Not long after, we got a review on a certain site that collects crowdsourced reviews saying “Boasting about not having eftpos, not cool. How about it’s 2018 and getting with the times.” Yes, someone really wrote that.

We take this as a sign that the subject of the fairness and expense of contactless payments isn’t as well understood as it needs to be.

From our point of view as a merchant, we have traditionally taken three kinds of payment – cash, eftpos (where money comes from a cheque or savings account) and credit. Cash and eftpos were effectively free (except for the cost of renting an eftpos terminal), while credit card transactions came with charges of between 2.5% and 3%. We have always tolerated those credit card charges for a few reasons:– customers such as travellers rely on being able to pay by credit card and payments by credit card were always a small minority of the total payments we took in. But the overriding concern was that customers simply expect to have the option of paying by credit card.

Then along came contactless, and a new charge. Suddenly those eftpos payments wouldn’t be free, if they were paid by a wave of the card instead of the traditional process. They would come with a charge of around 1.5% - not as much as credit card charges, but a totally new cost where there hadn’t been one before. When times are good a merchant might laugh at a fresh charge of 1.5% of some or all their income. But the rest of the time and for most merchants, this is a cost that has to be paid for by putting up prices. Maybe not immediately, but the day when an operator looks at their books and decides it’s time to put prices up might be brought forward.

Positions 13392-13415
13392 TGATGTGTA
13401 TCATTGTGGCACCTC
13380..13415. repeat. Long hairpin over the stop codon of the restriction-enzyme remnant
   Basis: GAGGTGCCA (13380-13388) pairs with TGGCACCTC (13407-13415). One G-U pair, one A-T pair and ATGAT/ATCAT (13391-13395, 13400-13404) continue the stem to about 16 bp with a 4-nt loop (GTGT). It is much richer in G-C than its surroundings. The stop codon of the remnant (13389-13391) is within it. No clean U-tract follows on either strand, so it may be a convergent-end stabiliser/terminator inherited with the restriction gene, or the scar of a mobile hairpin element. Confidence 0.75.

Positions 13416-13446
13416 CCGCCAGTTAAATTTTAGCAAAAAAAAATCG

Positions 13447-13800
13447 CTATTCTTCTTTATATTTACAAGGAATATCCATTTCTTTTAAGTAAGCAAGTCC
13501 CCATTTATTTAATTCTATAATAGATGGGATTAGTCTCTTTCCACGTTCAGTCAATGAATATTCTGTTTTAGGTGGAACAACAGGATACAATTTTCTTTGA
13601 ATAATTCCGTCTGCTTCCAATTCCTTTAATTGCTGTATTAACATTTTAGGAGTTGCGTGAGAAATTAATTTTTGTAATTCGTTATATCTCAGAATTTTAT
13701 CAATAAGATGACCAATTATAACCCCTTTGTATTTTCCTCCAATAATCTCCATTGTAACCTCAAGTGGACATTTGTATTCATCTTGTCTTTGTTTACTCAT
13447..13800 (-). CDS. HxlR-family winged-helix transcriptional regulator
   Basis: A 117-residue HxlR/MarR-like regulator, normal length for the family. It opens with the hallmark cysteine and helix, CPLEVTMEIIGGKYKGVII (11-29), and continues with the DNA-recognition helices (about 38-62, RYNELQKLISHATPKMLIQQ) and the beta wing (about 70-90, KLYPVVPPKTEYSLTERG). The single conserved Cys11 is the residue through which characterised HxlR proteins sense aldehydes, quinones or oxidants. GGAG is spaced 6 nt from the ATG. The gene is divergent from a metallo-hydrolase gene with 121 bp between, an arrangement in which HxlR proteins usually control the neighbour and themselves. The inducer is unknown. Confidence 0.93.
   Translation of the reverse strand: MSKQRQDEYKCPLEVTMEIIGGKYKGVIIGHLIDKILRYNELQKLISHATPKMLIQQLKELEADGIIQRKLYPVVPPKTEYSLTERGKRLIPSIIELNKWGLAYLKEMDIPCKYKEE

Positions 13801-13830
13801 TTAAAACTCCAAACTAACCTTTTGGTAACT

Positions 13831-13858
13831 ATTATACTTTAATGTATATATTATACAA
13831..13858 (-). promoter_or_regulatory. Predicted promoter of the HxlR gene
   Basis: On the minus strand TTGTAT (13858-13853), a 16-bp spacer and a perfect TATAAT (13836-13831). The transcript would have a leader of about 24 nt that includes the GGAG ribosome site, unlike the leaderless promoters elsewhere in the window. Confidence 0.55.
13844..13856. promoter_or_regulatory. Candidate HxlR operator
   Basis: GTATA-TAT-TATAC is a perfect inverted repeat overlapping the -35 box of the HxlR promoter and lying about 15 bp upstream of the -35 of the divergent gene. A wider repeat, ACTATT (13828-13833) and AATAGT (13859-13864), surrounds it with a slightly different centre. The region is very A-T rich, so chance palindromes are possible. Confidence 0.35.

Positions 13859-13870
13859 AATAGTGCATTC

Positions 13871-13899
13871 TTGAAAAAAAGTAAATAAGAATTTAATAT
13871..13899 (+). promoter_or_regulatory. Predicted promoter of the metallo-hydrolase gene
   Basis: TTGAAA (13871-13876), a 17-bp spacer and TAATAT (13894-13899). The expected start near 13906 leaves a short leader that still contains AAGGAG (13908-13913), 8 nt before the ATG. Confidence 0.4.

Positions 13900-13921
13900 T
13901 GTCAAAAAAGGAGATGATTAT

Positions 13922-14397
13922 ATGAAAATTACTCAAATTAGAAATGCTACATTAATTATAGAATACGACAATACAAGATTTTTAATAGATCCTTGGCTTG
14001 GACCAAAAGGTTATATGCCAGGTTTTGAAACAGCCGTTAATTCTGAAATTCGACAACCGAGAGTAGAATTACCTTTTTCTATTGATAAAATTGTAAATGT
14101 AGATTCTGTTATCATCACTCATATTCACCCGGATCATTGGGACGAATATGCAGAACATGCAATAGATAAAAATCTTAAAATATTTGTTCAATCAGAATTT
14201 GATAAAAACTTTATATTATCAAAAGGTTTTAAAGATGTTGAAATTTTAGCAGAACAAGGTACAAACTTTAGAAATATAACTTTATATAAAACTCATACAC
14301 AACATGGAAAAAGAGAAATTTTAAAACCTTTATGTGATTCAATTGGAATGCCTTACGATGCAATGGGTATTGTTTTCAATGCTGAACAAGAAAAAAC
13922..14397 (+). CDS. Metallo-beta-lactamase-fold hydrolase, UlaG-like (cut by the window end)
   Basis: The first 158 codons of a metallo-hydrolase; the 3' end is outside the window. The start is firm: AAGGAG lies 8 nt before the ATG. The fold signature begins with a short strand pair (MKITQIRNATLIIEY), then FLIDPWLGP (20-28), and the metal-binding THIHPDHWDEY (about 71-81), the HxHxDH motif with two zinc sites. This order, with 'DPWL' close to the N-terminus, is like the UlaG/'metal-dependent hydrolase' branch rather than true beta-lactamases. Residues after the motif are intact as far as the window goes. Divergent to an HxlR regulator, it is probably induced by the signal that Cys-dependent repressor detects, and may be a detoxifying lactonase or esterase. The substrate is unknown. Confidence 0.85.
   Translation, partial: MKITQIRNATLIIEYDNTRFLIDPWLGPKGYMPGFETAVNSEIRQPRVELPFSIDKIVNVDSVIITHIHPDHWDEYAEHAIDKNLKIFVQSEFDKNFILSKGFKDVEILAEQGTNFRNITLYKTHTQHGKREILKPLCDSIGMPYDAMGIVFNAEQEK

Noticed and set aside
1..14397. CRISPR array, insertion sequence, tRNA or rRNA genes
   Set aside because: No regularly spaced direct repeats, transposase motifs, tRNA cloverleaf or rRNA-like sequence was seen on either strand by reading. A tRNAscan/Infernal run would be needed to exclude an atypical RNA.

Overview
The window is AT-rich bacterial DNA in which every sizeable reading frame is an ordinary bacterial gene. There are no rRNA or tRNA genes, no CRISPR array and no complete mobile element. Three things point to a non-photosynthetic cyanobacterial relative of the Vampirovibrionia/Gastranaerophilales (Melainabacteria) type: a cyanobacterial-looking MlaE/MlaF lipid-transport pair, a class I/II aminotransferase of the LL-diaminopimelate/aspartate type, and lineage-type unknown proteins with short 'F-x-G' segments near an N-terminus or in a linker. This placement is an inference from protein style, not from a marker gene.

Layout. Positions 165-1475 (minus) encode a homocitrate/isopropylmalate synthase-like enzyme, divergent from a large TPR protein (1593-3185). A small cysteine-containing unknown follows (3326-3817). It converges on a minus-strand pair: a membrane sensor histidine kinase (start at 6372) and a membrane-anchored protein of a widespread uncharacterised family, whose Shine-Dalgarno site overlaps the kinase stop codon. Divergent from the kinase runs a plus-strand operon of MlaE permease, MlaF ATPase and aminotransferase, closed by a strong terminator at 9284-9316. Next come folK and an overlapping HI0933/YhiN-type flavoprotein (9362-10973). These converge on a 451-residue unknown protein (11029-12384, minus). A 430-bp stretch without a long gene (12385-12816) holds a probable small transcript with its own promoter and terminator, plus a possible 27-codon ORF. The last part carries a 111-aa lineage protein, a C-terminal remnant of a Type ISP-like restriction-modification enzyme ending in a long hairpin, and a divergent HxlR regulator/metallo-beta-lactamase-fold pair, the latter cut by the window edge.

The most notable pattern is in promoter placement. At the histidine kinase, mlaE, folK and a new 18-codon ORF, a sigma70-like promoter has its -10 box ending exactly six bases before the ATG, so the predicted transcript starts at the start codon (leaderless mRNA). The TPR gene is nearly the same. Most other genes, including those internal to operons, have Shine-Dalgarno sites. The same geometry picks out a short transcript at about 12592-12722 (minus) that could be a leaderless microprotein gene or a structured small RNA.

So we resisted and have continued to resist. We scoffed when the bank called and offered to waive transaction charges for a month – as if that somehow makes a difference to the charges that would be imposed for the rest of time.

We know that we are far from the only hold-outs. In fact those anti-establishment rebels known as Burger King made the news by ditching pay wave a few months ago.

Now there is a problem with this explanation that is easy to make and difficult to refute, and that is the fact that we continue to tolerate the higher cost of doing credit card transactions. To be brutally honest, if we thought we could pass those ~2.5% credit card charges on to our customers and get away with it, we almost certainly would. Especially since the proportion of payments being made by credit cards is steadily creeping up. But this is the brutal reality – consumers have been persuaded that they (you) can not only switch seamlessly between credit card and eftpos, but loyalty schemes give you an incentive to take the credit option, while merchants silently pick up the tab.

Meanwhile the venerable payment system of eftpos, which has served New Zealand magnificently and economically for 30-odd years, is being undermined and replaced by stealth with a system that lets the world’s most profitable banks take ticket-clipping to another level.

Anyone want to debate this issue or suggest what a retailer like us should be doing? This email gets copied to a blog, where comments will be welcome.